"Without a doubt, the final rule increases risk to the commercial real estate lending system," Murrett said. “Seen through the lens of loosening regulations, the final rule may make sense. But from a safety and soundness perspective, the final rule raises significant concerns.”

Murrett said that an increase in property evaluations without appraisers will likely cause a return to the conditions during the run-up to the financial crisis, when "appraisal and risk management were thrust aside to make more, not better, loans."

Smaller institutions, which are less likely to maintain appraisal departments, are more likely to be susceptible to breakdowns in appraisal independence with fewer controls in place, he added.

Murrett said the decision increases the importance of modernizing the regulatory structure governing appraisals, including positioning appraisers to better offer evaluation services. 

"Appraisers need to be nimbler in today’s marketplace - not only to compete, but to help maintain safety and soundness of the real estate financial system.”

Big Shops Don't Play in Small Loan Pools

Appraisal operations in the largest commercial real estate services companies likely won't be affected by the rule change since their main business is more sophisticated and involves providing valuations for complex property assets priced above $500,000, said John Busi, president of the valuation and advisory group at Newmark Knight Frank.

The appraisal world is getting faster and cheaper and this change creates efficiency for the banking regulators to be a little more nimble and relax some of the standards put in place after the financial crisis," Busi said. 

"Of course appraisers are going to be upset by it because many have had business on commercial property under $500,000," said Busi. But he added that smaller appraisal shops should be nimble enough to adapt and bring in work without suffering a large decline in fees.

"We view the recent increases in thresholds for appraisal requirements as an opportunity for lenders, borrowers, and appraisers," added Chris Roach, CEO with BBG, one of the nation's largest pure-play valuation and appraisal companies with 27 U.S. offices.

Roach said BBG's valuation specialists have evolved from a traditional appraisal practice to a more diverse valuation practice for a variety of clients.

"We stand by our high-quality valuation products, no matter the size of the loan," Roach said. "But with these revised loan amount guidelines, we are well-positioned for growth in our evaluation product."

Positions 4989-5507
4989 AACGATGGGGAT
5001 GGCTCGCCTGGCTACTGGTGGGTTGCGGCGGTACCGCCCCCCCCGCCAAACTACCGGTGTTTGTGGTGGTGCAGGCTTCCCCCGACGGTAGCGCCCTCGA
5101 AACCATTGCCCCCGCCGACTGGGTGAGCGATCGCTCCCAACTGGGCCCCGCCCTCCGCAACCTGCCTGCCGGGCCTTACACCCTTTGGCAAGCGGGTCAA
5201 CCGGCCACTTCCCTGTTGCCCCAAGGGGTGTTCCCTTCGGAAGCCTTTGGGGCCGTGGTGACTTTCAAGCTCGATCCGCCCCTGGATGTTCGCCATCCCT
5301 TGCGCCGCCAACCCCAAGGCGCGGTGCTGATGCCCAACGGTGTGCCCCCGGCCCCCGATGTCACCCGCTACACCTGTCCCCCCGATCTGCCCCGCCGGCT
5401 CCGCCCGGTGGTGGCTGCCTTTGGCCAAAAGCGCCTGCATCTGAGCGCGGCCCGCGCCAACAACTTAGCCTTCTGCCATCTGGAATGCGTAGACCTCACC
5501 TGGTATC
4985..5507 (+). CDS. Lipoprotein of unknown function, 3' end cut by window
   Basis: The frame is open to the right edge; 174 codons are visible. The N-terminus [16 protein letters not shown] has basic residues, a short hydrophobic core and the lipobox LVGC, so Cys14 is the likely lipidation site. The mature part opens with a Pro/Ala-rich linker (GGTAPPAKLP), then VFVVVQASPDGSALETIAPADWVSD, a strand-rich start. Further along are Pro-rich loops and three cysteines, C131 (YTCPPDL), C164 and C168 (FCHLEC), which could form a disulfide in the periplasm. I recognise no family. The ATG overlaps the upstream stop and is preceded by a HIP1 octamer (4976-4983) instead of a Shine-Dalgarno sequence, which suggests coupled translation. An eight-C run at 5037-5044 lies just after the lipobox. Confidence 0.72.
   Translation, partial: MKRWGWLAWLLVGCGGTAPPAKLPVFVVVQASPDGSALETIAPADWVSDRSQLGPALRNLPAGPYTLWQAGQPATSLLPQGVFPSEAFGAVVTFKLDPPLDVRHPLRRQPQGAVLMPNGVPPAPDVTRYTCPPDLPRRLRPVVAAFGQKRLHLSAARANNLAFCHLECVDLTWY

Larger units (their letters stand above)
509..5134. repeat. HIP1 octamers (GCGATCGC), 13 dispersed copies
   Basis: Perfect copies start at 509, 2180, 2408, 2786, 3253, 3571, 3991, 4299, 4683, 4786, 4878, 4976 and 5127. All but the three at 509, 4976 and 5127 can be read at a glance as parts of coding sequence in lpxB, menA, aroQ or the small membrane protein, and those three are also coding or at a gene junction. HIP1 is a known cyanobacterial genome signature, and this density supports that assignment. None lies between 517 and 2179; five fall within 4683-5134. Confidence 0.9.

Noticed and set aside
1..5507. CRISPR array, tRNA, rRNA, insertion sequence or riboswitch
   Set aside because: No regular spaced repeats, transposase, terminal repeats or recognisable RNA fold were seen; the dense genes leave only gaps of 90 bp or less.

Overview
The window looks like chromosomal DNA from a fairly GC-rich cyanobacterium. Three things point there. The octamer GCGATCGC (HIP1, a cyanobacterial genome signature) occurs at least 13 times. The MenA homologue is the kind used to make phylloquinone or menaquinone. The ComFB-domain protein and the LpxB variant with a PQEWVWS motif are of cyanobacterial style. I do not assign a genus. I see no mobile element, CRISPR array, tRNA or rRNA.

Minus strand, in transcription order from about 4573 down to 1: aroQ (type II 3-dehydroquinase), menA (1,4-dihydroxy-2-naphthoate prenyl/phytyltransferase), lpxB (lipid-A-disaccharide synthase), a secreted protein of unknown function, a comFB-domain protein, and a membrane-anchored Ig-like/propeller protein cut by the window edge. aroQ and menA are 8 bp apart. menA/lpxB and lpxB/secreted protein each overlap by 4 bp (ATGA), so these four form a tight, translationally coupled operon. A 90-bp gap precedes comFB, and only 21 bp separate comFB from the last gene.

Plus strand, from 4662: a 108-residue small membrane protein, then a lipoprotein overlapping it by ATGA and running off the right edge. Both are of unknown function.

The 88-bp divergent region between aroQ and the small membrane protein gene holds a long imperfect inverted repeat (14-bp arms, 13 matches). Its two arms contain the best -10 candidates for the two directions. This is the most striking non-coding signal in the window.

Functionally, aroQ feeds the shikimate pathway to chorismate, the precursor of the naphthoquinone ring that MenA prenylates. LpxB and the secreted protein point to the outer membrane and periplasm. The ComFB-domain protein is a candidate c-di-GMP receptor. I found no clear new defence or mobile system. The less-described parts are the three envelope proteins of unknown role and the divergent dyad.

Source: CoStar Realty Information, Inc.

Behind Boston Properties' Blockbuster $616 Million Deal for Santa Monica Business Park


APRIL 26, 2018

By Jacquelyn Ryan


Boston Office REIT's Snags its Second Office Property in LA, Sees Redevelopment Opportunities for 47-Acre Complex

180502_Santa Monica Business Park.jpg

When Boston Properties Inc. closes its record-breaking deal to buy the 1.2 million-square-foot Santa Monica Business Park for $616 million this summer, the company will take control of nearly a quarter of Santa Monica’s competitive office space and the rights to acquire the buildings' underlying land for future redevelopment of the 47-acre site. 

News of the deal caught some market observers by surprise, but to the Boston-based real estate investment firm’s executives it was the culmination of years of planning and waiting for its opportunity. 

"We have had our eye on this property for a long time," said Jon Lange, vice president in Boston Properties’ Los Angeles office, to CoStar News.

The REIT's executives became interested in the Santa Monica Business Park about three years ago, a full year before the company’s first Los Angeles acquisition in 2016, a 50 percent stake in another high-profile Santa Monica office property, the 1.1-million-square-foot Colorado Center office complex. 

The low-rise Santa Monica Business Park property has a lot going for it. In addition to being one of the largest concentrations of office space on Los Angeles’ Westside, one of the hottest and most supply-constrained office markets in the country, the office park is nearly fully occupied by a number of desirable tech and media tenants, from gaming company Activision Blizzard to messaging app maker Snap. Located on the eastern side of the city at Ocean Park Boulevard and 28th St., the property sits adjacent to the 227-acre Santa Monica Airport, which is expected to close and transform into a public space in about a decade.

The pending acquisition marks the second in Los Angeles for the publicly traded company, and represents an important step in its expansion in this market, one of just five core markets in which the firm invests. 

Boston Properties Chief Executive Owen Thomas said the specific qualities of the property reflect the ways in which the company wants to build its business going forward. 

"Unlike the myriad of 200,000-square-foot or less buildings that we have been offered in West L.A. over the last two years this is our kind of project, given its scale, its suitability to larger corporate tenants, the redevelopment opportunities that present themselves over time, and the changing positive dynamics over the next decade given the potential decommissioning of the Santa Monica Airport," he said in an earnings call Wednesday.